Teton County School District beat Wyoming state averages yet again, this time on the ACT and Aspire tests for high school students.
“In all areas our students are outperforming the state,” Superintendent Gillian Chapman said. “Not by a little, but by a significant amount.”
Wyoming is one of 16 states where all students are mandated to take the test as a state accountability measure. Illinois, Colorado, Kentucky, Michigan, North Dakota, Tennessee, North Carolina, Hawaii, Louisiana, Montana, Alabama, Utah and most recently Missouri, Nevada and Wisconsin are the other states.
“All juniors in the state of Wyoming take the test, and ours performed so well,” Chapman said. “That’s pretty impressive. Jackson Hole High School and Summit High School did a tremendous job of preparing students.”
The ACT, taken by juniors, is one measure to predict college preparedness. Aspire, another test in the ACT brand of tests, is for freshmen and sophomores.
“The ACT is traditionally given to 11th-graders across the nation to show college readiness,” said Karen Wattenmaker, data analyst and research coordinator. “Aspire is a new ninth- and 10th-grade assessment linked to college readiness benchmarks on the ACT. However it’s also linked to Wyoming state standards.”
Because the Aspire test is new, Wattenmaker said it will be hard to compare results with years past.
“For us, using it longitudinally will be challenging in the future,” she said.
The newness of the test may explain why district students did not meet all test-established benchmarks on the Aspire test, despite bringing in scores higher than the state average in every category across grades.
According to Wattenmaker, the benchmarks are based on national averages.
“Those benchmarks, in theory, will correlate to students’ future ACT scores,” Wattenmaker said.
Freshmen passed Aspire benchmarks in English, math and reading. Their scores did not exceed the benchmark in science. Sophomores passed Aspire benchmarks in English but did not in math, reading or science.
There are no benchmarks on the ACT test for juniors. However the Wyoming Department of Education established performance levels in 2014 for the ACT test that divide results into advanced, proficient, basic and below basic performance in the subject test areas.
The Wyoming Department of Education said in a press release that results from this year are not comparable to years before 2014 because they represent a much higher level of expectation for Wyoming students.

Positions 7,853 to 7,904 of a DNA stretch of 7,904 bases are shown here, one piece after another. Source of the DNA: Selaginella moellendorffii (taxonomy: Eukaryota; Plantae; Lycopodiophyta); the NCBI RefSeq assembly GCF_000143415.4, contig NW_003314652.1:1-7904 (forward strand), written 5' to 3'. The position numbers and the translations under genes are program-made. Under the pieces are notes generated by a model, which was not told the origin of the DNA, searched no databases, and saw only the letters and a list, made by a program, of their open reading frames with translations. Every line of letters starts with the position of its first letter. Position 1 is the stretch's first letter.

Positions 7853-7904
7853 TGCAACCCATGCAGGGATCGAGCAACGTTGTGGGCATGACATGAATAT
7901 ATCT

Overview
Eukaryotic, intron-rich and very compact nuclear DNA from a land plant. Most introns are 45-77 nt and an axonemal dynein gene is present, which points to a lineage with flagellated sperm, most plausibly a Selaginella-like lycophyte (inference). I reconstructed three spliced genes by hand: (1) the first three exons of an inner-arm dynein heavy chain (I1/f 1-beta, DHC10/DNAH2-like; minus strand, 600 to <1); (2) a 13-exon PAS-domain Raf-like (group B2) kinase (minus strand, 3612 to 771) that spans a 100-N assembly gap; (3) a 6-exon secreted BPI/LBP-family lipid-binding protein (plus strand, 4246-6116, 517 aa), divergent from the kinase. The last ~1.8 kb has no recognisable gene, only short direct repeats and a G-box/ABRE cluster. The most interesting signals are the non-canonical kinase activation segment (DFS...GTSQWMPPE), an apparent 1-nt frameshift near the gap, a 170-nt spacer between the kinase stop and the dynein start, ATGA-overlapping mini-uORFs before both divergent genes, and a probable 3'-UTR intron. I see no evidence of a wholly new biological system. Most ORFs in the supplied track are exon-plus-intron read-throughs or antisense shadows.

This year 30.4 percent of students were below basic in reading, 16.7 percent below basic in math and 27.8 percent below basic in science.
Other changes may have affected scores.
“This was also the first year having an online assessment,” Wattenmaker said.
“As we move towards aligning our curriculum to the Wyoming standards, the younger grades’ [scores] are going to be more aligned with the benchmarks,” Wattenmaker added.
District scores suggest that college readiness on the ACT may vary by sex. But although Wattenmaker pointed out a gender gap in score results during last week’s board meeting, she declined to speculate why district females outperformed district males on the test.
“I’m going to withhold judgments on that until we have an idea of why it happened,” she said. “We’ll look into it and hopefully try to figure out data that may support assumptions.”
It’s important to keep in mind that data year to year reflects achievements of a different set of students.
“This isn’t cohort data,” Wattenmaker said.
Still, the test has value.
“This is really great data for us as a system,” Chapman said.
“The ACT is one measure that is meant to predict the readiness of students,” she said. “Clearly we are preparing our students for college readiness based on this measure.”
Wattenmaker pointed out during last week’s board meeting that providing AP classes in the high school is probably helping students to be ready for college.
“The more rigor we provide for students, the better they do on the ACT,” Wattenmaker said.
“That rigor really helped,” she said. “They’re taking a risk, they’re saying yes, I am ready for college. They’re starting to realize that college isn’t just a pipe dream, it can be a reality for them.”